For me, one of the best sequences he’s assembled (if not the best) is the crescendo in Lock, Stock that leads up to the climactic shootout, as John Murphy’s “Zorba” forms a hilariously anarchic backbone for the massive bloodshed that’s about to follow. As has been touched on repeatedly during this discussion, there’s a wildness to it, and while part of that can just be chalked up to the vision of a young filmmaker trying to make as striking a debut as possible, it’s a truly fun scene, instead of one that unfolds with the cloying “see how much fun this is?” approach that characterized so much of the Holmes movies, particularly the first.

    And I think that’s a key central point to what we’re discussing: no filmmaker remains the same forever. That’s anathema, frankly; even as a Kevin Smith apologist, I’ll be the first to point out that this is how you get Kevin Smith. But for Ritchie, his evolution seems to have been much more lateral. If his defining characteristic early on was indeed that of a stylist, that seems to be the only thing that Warner’s ever really sought after. And that’s fine, I guess. But it’s hard to sit here and make the argument that it doesn’t then feel like something of a missed opportunity that this same style and verve never evolved into something more. Maybe Ritchie’s the Weezer of ’90s filmmakers: the best stuff all came early, and some of what came after it is pretty good if you accept it’ll never top the first two.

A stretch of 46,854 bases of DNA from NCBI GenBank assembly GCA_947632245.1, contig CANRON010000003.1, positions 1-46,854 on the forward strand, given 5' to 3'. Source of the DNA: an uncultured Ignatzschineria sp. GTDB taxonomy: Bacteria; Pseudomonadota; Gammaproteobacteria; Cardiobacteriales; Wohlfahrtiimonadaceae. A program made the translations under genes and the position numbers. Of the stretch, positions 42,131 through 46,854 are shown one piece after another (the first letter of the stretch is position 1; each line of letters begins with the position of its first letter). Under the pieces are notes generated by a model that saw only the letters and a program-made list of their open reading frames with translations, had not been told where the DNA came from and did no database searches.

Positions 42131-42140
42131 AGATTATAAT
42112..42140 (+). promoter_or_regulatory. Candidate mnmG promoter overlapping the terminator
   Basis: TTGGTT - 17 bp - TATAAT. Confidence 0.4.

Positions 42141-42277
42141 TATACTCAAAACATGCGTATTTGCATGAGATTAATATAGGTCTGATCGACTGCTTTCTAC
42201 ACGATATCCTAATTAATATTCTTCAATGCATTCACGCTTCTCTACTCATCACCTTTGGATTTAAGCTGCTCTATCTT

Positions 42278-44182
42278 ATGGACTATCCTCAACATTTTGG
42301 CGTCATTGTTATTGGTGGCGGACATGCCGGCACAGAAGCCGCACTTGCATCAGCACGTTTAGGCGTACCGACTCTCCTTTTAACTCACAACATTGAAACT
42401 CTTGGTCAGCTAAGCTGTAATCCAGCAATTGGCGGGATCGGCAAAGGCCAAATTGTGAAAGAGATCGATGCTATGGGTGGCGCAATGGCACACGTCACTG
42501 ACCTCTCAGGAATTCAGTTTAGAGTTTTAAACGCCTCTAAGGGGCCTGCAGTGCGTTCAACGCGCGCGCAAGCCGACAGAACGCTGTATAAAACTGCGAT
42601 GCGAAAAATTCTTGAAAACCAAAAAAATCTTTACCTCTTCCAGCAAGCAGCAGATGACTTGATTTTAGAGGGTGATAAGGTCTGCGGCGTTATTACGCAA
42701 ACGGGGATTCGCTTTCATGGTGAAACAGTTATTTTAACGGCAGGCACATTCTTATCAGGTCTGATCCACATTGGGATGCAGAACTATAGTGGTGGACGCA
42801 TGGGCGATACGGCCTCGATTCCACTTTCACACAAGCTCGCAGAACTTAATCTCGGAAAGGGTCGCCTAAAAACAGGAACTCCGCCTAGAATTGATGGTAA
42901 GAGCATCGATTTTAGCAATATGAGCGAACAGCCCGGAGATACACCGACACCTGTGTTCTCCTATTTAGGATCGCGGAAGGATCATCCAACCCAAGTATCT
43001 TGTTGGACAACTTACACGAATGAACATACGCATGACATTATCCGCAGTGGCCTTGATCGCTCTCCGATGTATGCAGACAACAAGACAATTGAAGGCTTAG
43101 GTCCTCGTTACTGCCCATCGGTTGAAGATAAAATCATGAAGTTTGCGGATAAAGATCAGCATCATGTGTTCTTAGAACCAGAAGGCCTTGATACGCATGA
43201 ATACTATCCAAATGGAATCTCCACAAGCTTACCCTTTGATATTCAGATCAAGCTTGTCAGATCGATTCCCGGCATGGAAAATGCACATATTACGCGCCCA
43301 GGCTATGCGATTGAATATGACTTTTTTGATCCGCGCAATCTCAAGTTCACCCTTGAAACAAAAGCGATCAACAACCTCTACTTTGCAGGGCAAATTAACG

BG: Hey, if we’re going to brand Ritchie a stylist, and we should, at least the man’s consistent about it. And frankly, why not give him a lifetime of credibility for actually making films that’ve stuck. Films with panache like Snatch. And Lock, Stock. Films with punchy music montage Cinemania, like Snatch’s boxing match that kicks high gear with Oasis’s “F*ckin’ in the Bushes”. And how awesome is it that Ritchie practically made a theme song out of The Stooges’ “I Wanna Be Your Dog” for Lock, Stock?

    CB: Oh, there are plenty of tunes that I used to love on their own but have since come to associate more with Ritchie movies than anything else (The Stranglers’ “Golden Brown”, for example). And speaking of dogs, our conversation seems to have twisted itself into an inadvertent hot take: maybe Ritchie isn’t one.

    At least not quite yet. His days of making lean, mean indie crime flicks may be behind him, but that doesn’t mean he won’t continue to find alternative outlets for his madness. I think Dom’s Weezer comparison is astute. As fans, we don’t like to be told to measure our expectations. We don’t like to be told that the best days of our favorite artists are behind us, that all we have to look forward to are diminishing returns. Maybe the one thing I’d like to see out of Ritchie, moving forward, is a feistiness that resists the conventional demands of big-budget projects. We saw it with Holmes to a certain extent, and there’s hope that we’ll see it with King Arthur. If he insists on choosing blockbuster franchises, he should also insist on injecting as much of his own verve into them as he can. And a few more killer soundtracks wouldn’t hurt.